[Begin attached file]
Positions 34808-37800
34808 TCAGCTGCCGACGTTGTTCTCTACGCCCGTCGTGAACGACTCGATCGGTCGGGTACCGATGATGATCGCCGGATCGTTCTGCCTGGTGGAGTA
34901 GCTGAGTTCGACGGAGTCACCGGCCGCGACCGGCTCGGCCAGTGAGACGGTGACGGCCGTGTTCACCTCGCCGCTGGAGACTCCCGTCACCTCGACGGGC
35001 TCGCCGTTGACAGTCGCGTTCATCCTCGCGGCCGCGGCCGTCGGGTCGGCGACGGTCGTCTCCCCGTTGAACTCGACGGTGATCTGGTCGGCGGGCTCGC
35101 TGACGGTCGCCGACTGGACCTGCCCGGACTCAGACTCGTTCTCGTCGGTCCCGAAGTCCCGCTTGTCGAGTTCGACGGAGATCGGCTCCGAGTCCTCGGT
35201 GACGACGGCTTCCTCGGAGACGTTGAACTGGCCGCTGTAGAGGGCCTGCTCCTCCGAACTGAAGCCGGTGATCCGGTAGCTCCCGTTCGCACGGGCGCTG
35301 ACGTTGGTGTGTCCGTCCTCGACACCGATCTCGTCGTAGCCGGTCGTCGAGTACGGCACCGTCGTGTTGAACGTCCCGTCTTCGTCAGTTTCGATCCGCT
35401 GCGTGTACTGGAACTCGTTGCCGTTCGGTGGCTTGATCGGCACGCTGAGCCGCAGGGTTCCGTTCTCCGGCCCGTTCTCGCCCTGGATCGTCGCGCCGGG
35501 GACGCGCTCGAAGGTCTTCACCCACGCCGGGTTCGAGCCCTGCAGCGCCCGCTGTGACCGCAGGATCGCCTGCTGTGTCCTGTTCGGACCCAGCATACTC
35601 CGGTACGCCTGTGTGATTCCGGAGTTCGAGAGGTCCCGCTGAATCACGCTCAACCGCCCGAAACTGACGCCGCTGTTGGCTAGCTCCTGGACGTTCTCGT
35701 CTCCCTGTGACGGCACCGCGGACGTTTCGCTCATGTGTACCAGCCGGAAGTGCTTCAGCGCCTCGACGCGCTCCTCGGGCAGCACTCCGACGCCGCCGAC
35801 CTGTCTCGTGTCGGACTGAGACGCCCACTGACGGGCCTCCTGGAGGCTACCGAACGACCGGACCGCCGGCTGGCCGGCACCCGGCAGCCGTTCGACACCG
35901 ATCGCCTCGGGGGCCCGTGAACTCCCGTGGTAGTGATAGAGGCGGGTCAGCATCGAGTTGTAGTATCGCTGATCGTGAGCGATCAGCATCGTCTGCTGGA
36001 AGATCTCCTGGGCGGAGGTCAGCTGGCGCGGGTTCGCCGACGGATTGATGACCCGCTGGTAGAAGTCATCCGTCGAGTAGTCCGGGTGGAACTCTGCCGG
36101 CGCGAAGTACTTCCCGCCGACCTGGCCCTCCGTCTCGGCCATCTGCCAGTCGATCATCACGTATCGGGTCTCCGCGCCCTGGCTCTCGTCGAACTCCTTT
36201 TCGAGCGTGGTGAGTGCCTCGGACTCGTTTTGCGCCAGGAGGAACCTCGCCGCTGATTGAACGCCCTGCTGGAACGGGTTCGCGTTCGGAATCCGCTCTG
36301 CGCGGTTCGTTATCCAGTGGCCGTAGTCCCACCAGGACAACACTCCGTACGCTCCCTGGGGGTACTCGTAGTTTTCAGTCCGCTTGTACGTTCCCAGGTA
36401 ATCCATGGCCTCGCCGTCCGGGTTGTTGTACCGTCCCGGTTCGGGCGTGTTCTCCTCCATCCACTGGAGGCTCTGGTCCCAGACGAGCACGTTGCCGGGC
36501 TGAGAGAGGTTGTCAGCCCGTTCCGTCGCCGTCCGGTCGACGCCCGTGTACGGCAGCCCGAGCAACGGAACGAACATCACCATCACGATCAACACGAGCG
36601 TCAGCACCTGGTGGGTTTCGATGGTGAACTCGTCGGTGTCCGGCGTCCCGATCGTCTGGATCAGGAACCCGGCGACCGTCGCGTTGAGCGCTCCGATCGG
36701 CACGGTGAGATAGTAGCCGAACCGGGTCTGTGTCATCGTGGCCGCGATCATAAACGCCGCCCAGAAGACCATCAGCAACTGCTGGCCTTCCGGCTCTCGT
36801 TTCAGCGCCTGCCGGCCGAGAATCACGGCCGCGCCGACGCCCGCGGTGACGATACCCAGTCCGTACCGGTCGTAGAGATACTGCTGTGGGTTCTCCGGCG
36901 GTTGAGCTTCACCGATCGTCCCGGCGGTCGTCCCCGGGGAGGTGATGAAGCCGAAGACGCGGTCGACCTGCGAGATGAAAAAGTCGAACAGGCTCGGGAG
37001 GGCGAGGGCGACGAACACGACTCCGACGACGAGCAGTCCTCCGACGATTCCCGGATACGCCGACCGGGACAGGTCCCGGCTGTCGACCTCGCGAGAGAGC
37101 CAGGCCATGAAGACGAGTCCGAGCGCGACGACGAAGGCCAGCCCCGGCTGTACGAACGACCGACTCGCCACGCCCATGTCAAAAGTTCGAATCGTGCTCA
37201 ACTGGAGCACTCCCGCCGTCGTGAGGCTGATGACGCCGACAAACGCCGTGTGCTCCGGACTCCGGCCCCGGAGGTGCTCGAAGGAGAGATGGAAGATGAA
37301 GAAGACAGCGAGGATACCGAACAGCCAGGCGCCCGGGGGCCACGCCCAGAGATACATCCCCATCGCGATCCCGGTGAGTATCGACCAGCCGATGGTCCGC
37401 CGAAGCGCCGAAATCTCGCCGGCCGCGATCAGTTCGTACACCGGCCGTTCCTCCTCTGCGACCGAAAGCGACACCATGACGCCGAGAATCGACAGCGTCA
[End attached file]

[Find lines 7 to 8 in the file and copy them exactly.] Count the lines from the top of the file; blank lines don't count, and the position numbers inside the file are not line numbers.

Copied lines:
35301 ACGTTGGTGTGTCCGTCCTCGACACCGATCTCGTCGTAGCCGGTCGTCGAGTACGGCACCGTCGTGTTGAACGTCCCGTCTTCGTCAGTTTCGATCCGCT
35401 GCGTGTACTGGAACTCGTTGCCGTTCGGTGGCTTGATCGGCACGCTGAGCCGCAGGGTTCCGTTCTCCGGCCCGTTCTCGCCCTGGATCGTCGCGCCGGG